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Cannabis in the workplace: NSC survey identifies employer challenges

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Itasca, IL — In light of recently released survey results that reveal significant gaps in knowledge between employees and employers about the safety risks posed by cannabis use in the workplace, the National Safety Council is calling on business leaders to do more to educate and protect their workers.

In April and May, the nonprofit organization surveyed 500 employers and 1,000 workers from around the country to assess the risks of cannabis use in the workplace. Results show that legalization of the substance is creating new challenges for employers. For example, one-third of the workers said they’ve observed cannabis use on the job.

Other key findings:

  • Less than half of the organizations have a written policy addressing cannabis.
  • Workers need clear communication about cannabis and employer policy.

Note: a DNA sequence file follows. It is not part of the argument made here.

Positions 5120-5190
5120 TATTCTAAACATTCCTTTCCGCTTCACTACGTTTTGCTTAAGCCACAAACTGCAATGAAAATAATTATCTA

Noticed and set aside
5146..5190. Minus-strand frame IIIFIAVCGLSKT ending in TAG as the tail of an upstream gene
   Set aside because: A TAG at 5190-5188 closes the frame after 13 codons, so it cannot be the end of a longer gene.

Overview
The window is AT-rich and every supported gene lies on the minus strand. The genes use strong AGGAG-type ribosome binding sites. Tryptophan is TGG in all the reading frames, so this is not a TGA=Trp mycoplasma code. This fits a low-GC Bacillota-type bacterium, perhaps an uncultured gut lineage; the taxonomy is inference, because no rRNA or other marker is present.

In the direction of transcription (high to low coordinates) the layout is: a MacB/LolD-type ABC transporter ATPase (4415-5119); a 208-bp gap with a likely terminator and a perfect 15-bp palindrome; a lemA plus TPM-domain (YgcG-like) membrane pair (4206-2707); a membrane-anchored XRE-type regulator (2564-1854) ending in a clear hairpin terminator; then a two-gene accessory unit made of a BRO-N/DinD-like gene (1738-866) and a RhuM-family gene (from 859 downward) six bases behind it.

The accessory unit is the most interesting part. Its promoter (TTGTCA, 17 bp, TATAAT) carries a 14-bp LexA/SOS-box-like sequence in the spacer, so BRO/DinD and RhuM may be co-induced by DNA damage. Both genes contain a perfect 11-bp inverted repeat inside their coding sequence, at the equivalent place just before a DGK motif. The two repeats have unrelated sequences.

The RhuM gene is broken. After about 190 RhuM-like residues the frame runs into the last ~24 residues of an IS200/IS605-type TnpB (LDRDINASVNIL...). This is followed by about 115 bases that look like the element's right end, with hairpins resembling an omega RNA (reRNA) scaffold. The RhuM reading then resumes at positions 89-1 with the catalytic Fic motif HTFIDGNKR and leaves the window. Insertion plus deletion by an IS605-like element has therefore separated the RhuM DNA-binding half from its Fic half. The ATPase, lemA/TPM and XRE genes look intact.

• More than half of the employers who eliminated testing for THC, the active ingredient of cannabis, reported seeing an increase in incidents or other workplace performance concerns.
  • Despite what employers believe, less than half of the employees indicated they’d feel comfortable telling supervisors they’re too impaired to work.

Employers are responsible for developing a culture of safety, accountability and honesty around cannabis use regardless of legality, NSC says.

“As more states legalize cannabis for recreational and medicinal use, employers must take clear, strong stances to ensure worker safety,” NSC President and CEO Lorraine M. Martin said in a press release.

To assist employers in this effort, the council has developed guidance for business leaders. Steps include:

  • Establish a clear, fair policy on cannabis that prevents impairment in the workplace and provides support for employees.
  • Build a safety-focused, trusting culture for employees to report cannabis use in the workplace.
  • Increase access to employee assistance programs and health care benefits for workers with substance use disorders.
  • Teach supervisors how to recognize and respond to impairment in the workplace.

“Research clearly shows that cannabis impacts a person’s ability to safely perform their job,” Martin said, “and we hope employers everywhere will heed our recommendations.”

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